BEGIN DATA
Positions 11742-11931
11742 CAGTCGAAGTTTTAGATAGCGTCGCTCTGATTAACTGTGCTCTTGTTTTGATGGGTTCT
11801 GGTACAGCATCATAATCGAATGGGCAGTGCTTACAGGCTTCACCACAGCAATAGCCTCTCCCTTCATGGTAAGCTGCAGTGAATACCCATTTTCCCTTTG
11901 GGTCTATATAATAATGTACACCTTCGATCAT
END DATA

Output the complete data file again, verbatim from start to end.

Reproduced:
Positions 11742-11931
11742 CAGTCGAAGTTTTAGATAGCGTCGCTCTGATTAACTGTGCTCTTGTTTTGATGGGTTCT
11801 GGTACAGCATCATAATCGAATGGGCAGTGCTTACAGGCTTCACCACAGCAATAGCCTCTCCCTTCATGGTAAGCTGCAGTGAATACCCATTTTCCCTTTG
11901 GGTCTATATAATAATGTACACCTTCGATCAT